Sightseeings • Chrispy Waterpark Resort

Ano Vouves monumental olive tree 5.3 km

Ano Vouves village is mostly known for the Ano Vouves monumental olive tree, which is important for a couple of reasons. This olive tree was declared a natural monument by the Association of Cretan Olive Municipalities because of its shape and the exceptional aesthetics of its relied truck, which is reminiscent of exceptional woodwork. The Ano Vouves monumental olive tree is also significant because the winner of the men’s marathon in the 2004 Olympic Games in Athens was crowned with a wreath made from its leaves. Despite claims by the locals that the Ano Vouves tree is the oldest tree in the world, this is not the case, as the tree of Azorias is the the oldest one in Europe, being around 3.400 years old. Regardless, the tree and the Olive Museum of Vouves are visited by thousands of people every year, from every corner of the earth.

Old Town of Chania

The Old Town of Chania is widely considered one of the most beautiful in the Mediterranean. Nestled against the backdrop of the iconic Chania bay, the old town is a labyrinth of narrow streets and alleyways, lined with taverns, cafes and shops. At every turn, the visitor is met with reminders of the city's long and storied history, with samples of all the civilizations that have passed through Crete over the centuries. From the Venetian-style architecture to the Ottoman-era mosques, Chania old town is a truly unique place. Despite being bombed and burned several times over its long history, the old town has managed to retain its charm and beauty.

Byzantine Wall of Chania

The fortifications of Chania are some of the most impressive defensive structures in Greece. The city's walls date back to the Byzantine era, when they were first built on the acropolis of ancient Cydonia. The Venetians, who conquered Crete in the 13th century, made use of the existing fortress and adapted it to their needs. Today, the fortress is still the highest point in the city, offering stunning views. The fort was originally connected to the town by three gates, but only one of these - the eastern gate - remains today, even if ruined, as the west gate was demolished in 1928, and the third gate led to the down town area. Despite its age, the fortress remains an imposing presence in Chania and is a favourite destination among tourists.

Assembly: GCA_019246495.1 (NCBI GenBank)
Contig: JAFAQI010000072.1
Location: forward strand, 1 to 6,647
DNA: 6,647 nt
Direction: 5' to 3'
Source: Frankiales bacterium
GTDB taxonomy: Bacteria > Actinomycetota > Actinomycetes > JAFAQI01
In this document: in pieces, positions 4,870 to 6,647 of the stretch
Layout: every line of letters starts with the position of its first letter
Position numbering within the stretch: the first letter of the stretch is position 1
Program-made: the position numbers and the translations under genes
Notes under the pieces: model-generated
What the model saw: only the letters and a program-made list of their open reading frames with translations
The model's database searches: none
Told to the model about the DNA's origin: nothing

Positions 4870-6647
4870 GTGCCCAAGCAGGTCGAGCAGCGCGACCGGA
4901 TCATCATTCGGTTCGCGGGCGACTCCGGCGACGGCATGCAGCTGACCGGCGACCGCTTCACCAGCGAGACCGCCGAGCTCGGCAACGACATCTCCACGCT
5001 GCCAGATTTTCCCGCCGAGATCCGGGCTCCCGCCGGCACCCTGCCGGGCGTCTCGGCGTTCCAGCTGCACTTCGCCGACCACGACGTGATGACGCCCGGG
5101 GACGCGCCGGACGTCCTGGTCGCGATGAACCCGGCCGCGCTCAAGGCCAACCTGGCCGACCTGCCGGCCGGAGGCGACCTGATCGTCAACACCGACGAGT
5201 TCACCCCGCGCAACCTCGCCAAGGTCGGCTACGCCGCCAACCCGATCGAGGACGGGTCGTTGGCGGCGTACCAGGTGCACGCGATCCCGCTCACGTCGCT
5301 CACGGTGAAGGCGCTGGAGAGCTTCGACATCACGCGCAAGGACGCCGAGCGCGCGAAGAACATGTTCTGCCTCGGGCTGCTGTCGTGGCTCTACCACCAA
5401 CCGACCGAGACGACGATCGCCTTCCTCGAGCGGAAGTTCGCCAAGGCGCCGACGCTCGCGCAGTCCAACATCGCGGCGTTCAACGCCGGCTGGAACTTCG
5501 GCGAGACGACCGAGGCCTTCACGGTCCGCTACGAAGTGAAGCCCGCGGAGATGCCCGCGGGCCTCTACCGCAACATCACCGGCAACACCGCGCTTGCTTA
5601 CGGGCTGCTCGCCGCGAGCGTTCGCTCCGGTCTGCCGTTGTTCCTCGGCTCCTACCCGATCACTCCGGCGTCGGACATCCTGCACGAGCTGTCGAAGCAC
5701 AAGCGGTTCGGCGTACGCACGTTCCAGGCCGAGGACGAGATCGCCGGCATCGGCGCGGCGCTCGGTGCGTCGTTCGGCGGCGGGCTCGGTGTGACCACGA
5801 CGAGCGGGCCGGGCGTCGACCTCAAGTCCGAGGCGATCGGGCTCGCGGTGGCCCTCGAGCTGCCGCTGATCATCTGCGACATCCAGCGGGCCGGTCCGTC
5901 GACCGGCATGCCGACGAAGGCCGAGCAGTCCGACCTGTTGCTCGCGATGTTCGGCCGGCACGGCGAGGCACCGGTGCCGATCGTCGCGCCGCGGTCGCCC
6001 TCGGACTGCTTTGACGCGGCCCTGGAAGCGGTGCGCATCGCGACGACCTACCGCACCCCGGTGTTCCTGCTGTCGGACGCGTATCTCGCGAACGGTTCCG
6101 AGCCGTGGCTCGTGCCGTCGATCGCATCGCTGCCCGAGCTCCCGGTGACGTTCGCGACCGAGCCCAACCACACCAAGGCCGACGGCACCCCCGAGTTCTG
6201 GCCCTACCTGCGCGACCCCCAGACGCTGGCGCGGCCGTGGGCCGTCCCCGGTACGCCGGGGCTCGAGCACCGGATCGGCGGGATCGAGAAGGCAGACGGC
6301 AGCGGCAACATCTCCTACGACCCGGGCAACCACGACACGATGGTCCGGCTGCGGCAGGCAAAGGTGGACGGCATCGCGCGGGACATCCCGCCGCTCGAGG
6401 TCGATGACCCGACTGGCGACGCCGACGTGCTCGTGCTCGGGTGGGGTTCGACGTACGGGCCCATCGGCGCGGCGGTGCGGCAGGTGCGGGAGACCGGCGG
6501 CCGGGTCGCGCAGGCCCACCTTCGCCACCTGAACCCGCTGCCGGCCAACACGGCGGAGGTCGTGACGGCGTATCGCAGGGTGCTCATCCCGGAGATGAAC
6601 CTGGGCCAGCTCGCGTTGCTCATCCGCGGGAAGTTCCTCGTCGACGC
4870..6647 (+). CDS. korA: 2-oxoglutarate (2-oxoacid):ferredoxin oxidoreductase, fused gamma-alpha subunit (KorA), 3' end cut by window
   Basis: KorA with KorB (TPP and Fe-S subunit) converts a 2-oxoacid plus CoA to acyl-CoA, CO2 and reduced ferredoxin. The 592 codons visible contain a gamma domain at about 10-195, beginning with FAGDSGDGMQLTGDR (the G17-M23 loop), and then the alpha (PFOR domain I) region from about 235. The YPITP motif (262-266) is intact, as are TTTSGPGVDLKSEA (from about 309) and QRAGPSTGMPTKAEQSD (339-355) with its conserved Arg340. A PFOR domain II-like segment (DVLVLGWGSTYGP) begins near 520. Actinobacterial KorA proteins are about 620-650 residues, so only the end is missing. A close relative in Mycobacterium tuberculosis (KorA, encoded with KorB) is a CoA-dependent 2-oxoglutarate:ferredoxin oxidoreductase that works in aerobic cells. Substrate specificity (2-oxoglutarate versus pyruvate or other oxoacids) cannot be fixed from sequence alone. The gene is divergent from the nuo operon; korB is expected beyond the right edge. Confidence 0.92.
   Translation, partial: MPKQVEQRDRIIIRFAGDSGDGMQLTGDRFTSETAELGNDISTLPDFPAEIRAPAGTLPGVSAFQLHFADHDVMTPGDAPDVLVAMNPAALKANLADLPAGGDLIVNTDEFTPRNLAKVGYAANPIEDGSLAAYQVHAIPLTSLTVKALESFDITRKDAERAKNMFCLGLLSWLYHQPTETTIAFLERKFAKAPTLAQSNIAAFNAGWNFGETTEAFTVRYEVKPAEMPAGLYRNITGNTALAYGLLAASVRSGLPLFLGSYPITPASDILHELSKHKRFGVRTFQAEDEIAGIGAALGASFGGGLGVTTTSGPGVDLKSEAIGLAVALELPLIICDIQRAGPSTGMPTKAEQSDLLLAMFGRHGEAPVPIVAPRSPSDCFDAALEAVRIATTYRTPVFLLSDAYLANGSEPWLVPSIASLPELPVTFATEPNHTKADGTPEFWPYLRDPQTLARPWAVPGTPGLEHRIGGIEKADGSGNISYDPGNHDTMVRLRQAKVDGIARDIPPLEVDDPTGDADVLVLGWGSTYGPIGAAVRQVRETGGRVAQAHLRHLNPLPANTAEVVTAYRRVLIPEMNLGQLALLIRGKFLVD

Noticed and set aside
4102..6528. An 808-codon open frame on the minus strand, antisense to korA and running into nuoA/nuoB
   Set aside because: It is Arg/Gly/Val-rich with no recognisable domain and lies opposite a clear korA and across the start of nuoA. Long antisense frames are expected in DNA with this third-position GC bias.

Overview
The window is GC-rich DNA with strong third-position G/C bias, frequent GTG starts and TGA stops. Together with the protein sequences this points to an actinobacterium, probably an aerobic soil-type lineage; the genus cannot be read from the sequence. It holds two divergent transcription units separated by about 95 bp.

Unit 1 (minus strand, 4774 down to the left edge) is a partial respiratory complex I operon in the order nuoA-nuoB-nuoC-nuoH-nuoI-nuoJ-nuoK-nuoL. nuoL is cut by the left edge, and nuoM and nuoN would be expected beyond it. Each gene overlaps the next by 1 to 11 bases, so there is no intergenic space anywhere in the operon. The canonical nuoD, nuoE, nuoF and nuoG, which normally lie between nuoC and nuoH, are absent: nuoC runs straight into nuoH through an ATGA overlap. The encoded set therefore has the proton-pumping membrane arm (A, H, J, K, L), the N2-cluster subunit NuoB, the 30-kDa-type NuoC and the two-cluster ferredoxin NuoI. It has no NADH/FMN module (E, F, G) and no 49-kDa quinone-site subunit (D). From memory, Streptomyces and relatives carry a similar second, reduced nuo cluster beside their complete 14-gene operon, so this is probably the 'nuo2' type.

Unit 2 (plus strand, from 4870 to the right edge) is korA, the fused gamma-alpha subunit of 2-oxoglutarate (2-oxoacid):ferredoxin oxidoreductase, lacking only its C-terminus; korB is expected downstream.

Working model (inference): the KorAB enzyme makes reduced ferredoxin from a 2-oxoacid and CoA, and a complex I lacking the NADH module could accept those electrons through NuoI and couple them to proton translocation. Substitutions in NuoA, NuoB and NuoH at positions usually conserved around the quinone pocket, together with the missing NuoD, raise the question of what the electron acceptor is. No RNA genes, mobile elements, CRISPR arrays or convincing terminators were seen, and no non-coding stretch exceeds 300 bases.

Ancient Kydonia

The city of Kydonia was built by the Minoans at the current location of the Old Town of Chania, and the city used to be the third largest town of Minoan Crete, while it developed a very successful craft industry. Thus, the town became wealthy thanks to sea trade, with the city’s strategic, convenient position playing a very important role in the decisions of other traders. The ancient writers even mention Kydonia as “the mother of the Cretan towns”. The name is thought to come from either the mythical son of Minos and nymph Akakkalida or an old name of Crete (Chthonia).

Chania Splantzia

The Splantzia district in the north-east of the old town of Chania is perhaps best known for its central square and the Church of Agios Nikolaos. This church was actually part of a Dominican friary that was converted into a mosque for Sultan Ibrahim during the Turkish period. The mosque was then renamed "Hügar Tzamissi", which is thought to be a corruption of "Hükümdar Tzamissi" meaning "Mosque of the Sovereign". Hügar Tzamissi was home to a scimitar that belonged to a Turkish dervish who was the first to enter the city. While the city was conquered by the Turks, Splantzia served as the Turkish Quarter.  

Archaeological Museum of Chania

The Archaeological Museum of Chania is a must-see for anyone interested in the history of the region. Located in the historic district of Halepa, the museum houses a wide variety of artifacts from different periods, including the Neolithic, Late Minoan, and Roman eras. Highlights of the collection include Minoan finds from the city and surrounding area, and historical sculptures and jewelry.  

Folklore Museum of Chania - Cretan House

The Chania Folklore Museum, or "Cretan House" is a private museum founded by two women who love the history and culture of their island. The museum provides visitors with a glimpse into the everyday lives of rural Cretans in the first half of the 20th century. The textiles and embroideries on display are particularly impressive. Also of note are the embroidery tables which are indicative of the local traditions.

Maritime museum of Crete

The Maritime Museum of Chania can be found in the Venetian Fortress Firkas, which was the site of the union of Crete with Greece in 1913. The museum was founded in 1973 in order to preserve and present Cretan, but also Greek in general, maritime traditions. The museum houses a wide variety of documents and artifacts related to maritime history, divided into 13 sections spanning two floors. The downstairs exhibits chronicle the union of Crete with Greece, while the first floor is dedicated to maritime history from the Second World War to the present day, including the Battle of Crete. Some of the exhibits include naval maps, models of ships and paintings related to Greek maritime history.  

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